Chihuahuas frequently have what's called a "molera", or an open fontanelle, which is a soft area under the skin of the forehead where the bony plates of the skull have not fused together. It may eventually close up and become hard, but in some dogs, the molera never fully closes. While many dogs can live a normal lifespan with a molera, some may have a condition called hydrocephalus (fluid buildup in and around the brain), which can cause seizures and even death if not treated.
The Chihuahua's round, protruding eyes are one of his most distinctive characteristics, but they are prone to a number of genetic eye disorders as well as to frequent injuries.
Teeny-tiny Chihuahuas? They’re cute, but they are also fragile and more prone to medical problems like hypoglycemia (low blood sugar).
Most Chihuahuas live 12-14 years.
Chihuahuas come in two coat types: smooth and long. Smooth Chihuahuas wear a velvety, shiny, close-fitting coat and have a ruff — an area of thicker, longer hair — around the neck. They have a scant covering of hair on the head and ears. The tail should be furry, not bare.
Smooth Chihuahuas shed, but they are so small that the amount is manageable for all but the most house proud. Brush them weekly with a rubber grooming glove or soft bristle brush to remove dead hair and keep the skin and coat healthy.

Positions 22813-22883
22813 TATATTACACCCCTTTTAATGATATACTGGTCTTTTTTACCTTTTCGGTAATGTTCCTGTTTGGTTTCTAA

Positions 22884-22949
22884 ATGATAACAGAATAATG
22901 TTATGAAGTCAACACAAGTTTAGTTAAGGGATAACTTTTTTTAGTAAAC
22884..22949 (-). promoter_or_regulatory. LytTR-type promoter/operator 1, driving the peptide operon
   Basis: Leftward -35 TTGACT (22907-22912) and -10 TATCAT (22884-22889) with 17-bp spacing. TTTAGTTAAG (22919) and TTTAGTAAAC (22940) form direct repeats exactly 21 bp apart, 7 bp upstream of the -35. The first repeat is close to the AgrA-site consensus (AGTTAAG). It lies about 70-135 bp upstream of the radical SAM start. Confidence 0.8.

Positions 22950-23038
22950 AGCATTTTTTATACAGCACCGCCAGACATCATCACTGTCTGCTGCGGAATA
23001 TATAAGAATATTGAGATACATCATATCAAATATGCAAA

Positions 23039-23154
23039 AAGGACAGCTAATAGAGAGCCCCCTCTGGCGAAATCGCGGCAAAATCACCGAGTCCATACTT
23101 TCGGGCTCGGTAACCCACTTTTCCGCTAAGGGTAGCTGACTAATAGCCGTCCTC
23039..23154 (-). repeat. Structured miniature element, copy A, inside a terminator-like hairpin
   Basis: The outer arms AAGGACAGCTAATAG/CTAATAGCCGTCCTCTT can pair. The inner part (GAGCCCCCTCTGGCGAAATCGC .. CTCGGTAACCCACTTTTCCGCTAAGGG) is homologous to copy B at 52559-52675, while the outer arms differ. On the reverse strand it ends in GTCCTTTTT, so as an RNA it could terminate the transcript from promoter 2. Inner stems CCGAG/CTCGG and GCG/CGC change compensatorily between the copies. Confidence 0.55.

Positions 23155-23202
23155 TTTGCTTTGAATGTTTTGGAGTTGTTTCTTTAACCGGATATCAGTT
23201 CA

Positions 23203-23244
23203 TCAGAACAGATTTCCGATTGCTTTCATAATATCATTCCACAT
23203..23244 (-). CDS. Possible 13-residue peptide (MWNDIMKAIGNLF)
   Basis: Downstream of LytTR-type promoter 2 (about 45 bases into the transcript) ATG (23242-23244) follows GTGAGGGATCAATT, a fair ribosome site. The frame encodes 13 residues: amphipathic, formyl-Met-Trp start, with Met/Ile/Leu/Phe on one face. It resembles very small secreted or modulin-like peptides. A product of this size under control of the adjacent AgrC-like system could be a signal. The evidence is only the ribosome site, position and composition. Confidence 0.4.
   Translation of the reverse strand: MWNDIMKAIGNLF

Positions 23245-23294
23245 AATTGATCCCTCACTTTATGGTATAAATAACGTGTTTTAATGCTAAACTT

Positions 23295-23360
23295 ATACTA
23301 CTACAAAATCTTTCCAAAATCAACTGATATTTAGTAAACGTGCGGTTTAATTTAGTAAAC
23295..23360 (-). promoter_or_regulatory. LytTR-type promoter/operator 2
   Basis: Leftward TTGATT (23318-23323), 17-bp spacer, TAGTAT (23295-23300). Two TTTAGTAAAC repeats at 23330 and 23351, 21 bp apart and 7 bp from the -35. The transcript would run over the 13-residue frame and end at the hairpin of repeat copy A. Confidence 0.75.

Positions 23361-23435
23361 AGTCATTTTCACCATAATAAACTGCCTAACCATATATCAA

The long-coated Chihuahua is the product of a recessive gene, meaning a puppy must have the gene from both parents for the long coat to express itself, so he isn’t seen in litters as frequently as the smooth. The long, soft coat is flat or slightly curly, and the dog has a ruff around the neck, fringed ears, feathering on the legs and a plumed tail. The hair on the rest of the body is almost as smooth as that on the smooth Chihuahua. Long-coated Chihuahuas are beautiful, and they’re easy to groom, but they do shed seasonally.
Brush the longcoat with a soft bristle brush once or twice a week. Use a stainless steel comb to remove tangles from the hair on the ears, legs and tail.
If you brush the Chihuahua faithfully, he shouldn’t need frequent baths. If he spends a lot of time on your furniture or in your bed, though, there’s nothing wrong with bathing him as often as a couple of times a week. Use a gentle shampoo made for dogs and dry him thoroughly so he doesn’t get chilled. Never let him sit around and air dry.
Keep your Chihuahua’s big ears clean with a solution recommended by your veterinarian. Don’t use cotton swabs inside the ear; they can push gunk further down into it. Wipe out the ear with a cotton ball, never going deeper than the first knuckle of your finger.
Trim his nails regularly, usually every couple of weeks. They should never be so long that you hear them clicking on the floor.
Chihuahuas really need to live indoors and their diminutive size means their space and exercise needs are accommodated inside the home. However, they are active little dogs that enjoy a walk.
Chihuahuas can be easily injured if dropped or handled incorrectly, so supervision of young children around Chihuahuas - as with all dogs - is required at all times.
They are well suited to homes with older adults and may be great companions for people with limited space.